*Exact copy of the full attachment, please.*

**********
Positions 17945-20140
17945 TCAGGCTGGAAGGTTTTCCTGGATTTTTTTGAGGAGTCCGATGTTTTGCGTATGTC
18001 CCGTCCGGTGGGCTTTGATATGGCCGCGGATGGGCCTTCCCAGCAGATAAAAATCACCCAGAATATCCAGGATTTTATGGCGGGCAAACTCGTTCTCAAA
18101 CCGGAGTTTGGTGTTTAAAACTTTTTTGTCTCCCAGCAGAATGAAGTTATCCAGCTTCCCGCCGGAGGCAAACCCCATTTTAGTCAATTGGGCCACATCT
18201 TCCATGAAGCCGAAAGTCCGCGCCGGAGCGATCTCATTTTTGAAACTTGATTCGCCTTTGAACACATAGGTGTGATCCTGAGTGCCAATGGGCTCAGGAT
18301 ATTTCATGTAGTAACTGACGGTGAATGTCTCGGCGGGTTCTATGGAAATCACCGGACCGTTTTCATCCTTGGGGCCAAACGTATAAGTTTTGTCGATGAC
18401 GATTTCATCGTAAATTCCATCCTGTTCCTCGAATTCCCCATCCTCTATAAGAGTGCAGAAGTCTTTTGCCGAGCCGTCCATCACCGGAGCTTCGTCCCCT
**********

Positions 17945-20140
17945 TCAGGCTGGAAGGTTTTCCTGGATTTTTTTGAGGAGTCCGATGTTTTGCGTATGTC
18001 CCGTCCGGTGGGCTTTGATATGGCCGCGGATGGGCCTTCCCAGCAGATAAAAATCACCCAGAATATCCAGGATTTTATGGCGGGCAAACTCGTTCTCAAA
18101 CCGGAGTTTGGTGTTTAAAACTTTTTTGTCTCCCAGCAGAATGAAGTTATCCAGCTTCCCGCCGGAGGCAAACCCCATTTTAGTCAATTGGGCCACATCT
18201 TCCATGAAGCCGAAAGTCCGCGCCGGAGCGATCTCATTTTTGAAACTTGATTCGCCTTTGAACACATAGGTGTGATCCTGAGTGCCAATGGGCTCAGGAT
18301 ATTTCATGTAGTAACTGACGGTGAATGTCTCGGCGGGTTCTATGGAAATCACCGGACCGTTTTCATCCTTGGGGCCAAACGTATAAGTTTTGTCGATGAC
18401 GATTTCATCGTAAATTCCATCCTGTTCCTCGAATTCCCCATCCTCTATAAGAGTGCAGAAGTCTTTTGCCGAGCCGTCCATCACCGGAGCTTCGTCCCCT